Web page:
Friends, I was sorry to read this morning that the National Western Stock Show has cancelled its longhorn parade in Denver tomorrow because of the cold and snow forecast for tomorrow: a high of 12 degrees F., with up to 10 inches of snow set to fall in the next 27 hours or so. Don’t worry about planes landing in Denver tomorrow–most of the snow will be overnight and done with by 11 a.m. Thursday, before most historians muster for the American Historical Association’s annual meeting.
You flatlanders probably won’t believe me, but January is typically a dry and sunny month on the high plains. The fact of the matter is that literally anything can happen weatherwise in any month not July or August on the Front Range (the foothills & plains to the immediate east of the Rocky Mountains.) I’ve seen January afternoons in the high 60s, and I’ve seen snow in both May and October–sometimes in the same year–and people who have been here longer than I still tell stories about the Labor Day snowstorm in Fort Collins in 1985.
Please bring a hat, gloves, a scarf, and sturdy boots! I was hoping not to have to lug my Keenes down to Denver and just go with boots longer on the looks than the traction, but I’m reconsidering. . . of course, it will be sunny and 50 degrees on Sunday, when most of you will be flying home!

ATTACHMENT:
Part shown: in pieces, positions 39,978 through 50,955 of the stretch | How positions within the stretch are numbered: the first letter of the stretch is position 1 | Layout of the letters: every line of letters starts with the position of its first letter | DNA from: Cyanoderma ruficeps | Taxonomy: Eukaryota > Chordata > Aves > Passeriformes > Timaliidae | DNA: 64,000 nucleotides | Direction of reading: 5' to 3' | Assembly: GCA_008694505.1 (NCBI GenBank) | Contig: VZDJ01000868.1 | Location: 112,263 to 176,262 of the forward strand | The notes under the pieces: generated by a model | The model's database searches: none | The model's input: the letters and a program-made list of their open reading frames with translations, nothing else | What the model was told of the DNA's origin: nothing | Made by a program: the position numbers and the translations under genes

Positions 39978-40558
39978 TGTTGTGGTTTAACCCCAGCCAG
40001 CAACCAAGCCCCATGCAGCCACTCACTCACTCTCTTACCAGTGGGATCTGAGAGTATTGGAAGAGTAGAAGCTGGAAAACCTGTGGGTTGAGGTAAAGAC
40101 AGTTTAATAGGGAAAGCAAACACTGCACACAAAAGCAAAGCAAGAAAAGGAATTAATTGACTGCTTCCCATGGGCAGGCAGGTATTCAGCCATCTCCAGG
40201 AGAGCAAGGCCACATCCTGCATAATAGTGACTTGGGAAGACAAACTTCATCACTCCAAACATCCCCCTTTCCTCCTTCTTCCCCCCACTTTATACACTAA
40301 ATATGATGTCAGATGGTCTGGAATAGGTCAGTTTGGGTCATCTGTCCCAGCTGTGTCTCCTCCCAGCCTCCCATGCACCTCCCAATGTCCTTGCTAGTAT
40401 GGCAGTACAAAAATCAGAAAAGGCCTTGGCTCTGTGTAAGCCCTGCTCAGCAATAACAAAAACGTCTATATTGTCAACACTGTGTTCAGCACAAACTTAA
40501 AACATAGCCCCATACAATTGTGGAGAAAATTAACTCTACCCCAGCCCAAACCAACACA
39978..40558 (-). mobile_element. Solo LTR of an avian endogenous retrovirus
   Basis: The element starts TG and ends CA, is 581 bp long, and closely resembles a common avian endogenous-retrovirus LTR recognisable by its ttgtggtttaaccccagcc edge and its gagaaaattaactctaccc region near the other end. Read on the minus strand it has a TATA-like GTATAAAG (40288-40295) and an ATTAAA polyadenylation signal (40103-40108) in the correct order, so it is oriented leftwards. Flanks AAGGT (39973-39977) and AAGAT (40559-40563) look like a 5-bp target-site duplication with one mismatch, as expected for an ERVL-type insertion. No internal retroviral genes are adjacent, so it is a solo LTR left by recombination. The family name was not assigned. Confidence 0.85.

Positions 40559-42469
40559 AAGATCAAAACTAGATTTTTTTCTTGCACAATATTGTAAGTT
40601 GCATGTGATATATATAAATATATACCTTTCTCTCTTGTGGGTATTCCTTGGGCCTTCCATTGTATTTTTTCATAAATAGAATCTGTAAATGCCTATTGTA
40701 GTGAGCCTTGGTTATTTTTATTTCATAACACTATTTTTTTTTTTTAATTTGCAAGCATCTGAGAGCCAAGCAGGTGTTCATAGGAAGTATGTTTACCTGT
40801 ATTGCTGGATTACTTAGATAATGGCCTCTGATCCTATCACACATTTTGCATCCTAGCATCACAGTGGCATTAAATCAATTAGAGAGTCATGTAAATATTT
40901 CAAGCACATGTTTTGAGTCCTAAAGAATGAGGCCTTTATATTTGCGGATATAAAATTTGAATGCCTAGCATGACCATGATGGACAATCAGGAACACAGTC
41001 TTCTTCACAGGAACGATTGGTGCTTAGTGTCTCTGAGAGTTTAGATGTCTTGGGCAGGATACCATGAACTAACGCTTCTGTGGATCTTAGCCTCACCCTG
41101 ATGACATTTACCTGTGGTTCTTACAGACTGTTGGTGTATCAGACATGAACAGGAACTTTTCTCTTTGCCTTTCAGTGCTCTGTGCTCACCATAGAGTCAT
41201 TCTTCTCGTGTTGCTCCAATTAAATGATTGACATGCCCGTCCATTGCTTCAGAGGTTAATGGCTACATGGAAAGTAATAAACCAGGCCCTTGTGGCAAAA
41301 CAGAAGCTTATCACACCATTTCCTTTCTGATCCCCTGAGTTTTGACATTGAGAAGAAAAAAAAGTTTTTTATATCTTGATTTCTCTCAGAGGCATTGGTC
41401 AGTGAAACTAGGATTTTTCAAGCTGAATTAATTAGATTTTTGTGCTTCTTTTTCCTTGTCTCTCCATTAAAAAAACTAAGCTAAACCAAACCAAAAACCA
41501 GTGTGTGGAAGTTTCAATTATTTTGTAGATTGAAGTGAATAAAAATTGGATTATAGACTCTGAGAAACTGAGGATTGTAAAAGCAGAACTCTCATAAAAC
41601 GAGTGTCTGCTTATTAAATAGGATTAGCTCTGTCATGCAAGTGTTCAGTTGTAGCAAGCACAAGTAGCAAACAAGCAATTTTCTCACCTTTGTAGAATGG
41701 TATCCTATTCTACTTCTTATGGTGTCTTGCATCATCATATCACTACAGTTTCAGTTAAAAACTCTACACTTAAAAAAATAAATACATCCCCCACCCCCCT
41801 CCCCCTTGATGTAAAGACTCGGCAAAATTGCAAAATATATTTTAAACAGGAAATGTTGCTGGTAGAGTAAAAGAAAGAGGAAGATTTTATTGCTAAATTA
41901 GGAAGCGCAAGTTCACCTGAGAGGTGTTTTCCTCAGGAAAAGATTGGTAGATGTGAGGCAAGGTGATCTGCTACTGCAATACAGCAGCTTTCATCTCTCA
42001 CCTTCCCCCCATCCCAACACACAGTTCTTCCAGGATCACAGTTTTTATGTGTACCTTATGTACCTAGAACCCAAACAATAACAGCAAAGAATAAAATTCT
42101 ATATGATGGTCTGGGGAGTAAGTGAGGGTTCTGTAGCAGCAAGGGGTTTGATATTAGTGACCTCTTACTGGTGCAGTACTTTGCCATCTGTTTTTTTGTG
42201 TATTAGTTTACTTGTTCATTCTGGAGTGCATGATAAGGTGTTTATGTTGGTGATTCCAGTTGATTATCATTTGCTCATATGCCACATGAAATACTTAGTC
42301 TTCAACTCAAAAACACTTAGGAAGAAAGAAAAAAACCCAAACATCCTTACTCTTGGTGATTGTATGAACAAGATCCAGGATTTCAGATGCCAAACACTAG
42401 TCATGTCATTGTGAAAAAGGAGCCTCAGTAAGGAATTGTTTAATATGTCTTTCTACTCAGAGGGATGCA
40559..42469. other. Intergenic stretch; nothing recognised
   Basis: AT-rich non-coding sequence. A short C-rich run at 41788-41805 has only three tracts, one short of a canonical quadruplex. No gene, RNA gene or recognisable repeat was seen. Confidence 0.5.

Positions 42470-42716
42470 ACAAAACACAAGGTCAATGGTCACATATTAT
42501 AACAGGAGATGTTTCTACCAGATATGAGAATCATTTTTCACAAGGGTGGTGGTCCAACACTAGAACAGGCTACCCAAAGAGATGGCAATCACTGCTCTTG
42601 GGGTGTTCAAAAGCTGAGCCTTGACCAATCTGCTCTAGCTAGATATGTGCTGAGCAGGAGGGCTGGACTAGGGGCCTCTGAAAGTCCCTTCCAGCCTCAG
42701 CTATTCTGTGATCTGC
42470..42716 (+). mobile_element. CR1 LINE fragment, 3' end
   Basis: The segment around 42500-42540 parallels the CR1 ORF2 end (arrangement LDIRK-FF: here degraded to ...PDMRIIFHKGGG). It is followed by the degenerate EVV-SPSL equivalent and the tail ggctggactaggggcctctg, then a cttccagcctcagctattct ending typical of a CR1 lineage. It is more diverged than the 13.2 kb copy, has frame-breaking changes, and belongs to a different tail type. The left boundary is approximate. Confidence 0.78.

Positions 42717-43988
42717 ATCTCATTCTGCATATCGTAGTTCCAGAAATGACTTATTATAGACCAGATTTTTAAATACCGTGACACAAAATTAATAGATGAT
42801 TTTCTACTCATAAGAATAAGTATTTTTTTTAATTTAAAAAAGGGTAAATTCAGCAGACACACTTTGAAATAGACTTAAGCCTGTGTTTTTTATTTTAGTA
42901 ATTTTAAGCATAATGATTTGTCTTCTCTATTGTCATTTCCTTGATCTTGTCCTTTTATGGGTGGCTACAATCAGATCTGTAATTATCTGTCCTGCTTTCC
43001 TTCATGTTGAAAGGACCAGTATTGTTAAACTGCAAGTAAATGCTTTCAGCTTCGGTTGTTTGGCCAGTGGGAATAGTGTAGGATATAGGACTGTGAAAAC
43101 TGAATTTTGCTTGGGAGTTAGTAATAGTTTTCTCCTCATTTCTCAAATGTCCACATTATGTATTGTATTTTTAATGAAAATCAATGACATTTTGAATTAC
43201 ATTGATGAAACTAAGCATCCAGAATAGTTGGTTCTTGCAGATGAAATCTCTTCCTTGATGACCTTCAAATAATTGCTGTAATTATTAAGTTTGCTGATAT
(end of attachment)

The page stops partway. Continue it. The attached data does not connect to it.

6 thoughts on “#AHA17 update: too cold & snowy for cattle parade, but not for us”
I just want you to know, Ann, that I have maintained my protest against Denver fashion for nearly eighteen years now, and I will continue it, despite your well-meaning advice, by wearing a “full-on” suit, as it is known here, rather than the usual male uniform of sage fleece, cargo shorts, and river-rafting sandals. I expect to see several attendees in that attire, weather be damned.
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You’re right: outdoorsy slob is the modal Denver white guy look. Good for you! See you soon.
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“Modal Denver white guy look” is now part of my lexicon.
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We need all the snow we can hear about back here on the East Coast. It’s been bone-wet, but hardly a flake east of the Allegheny Ridge. Back in the day, those steers would have just pushed the handlers aside and done the run on their own. My favorite book from first year of graduate school was Robert Dykstra, _The Cattle Towns_, set in north Texas but especially in Kansas. With even a chapter on the historical Dodge City, where Main Street shootouts were as rare as blizzards in St. Augustine.
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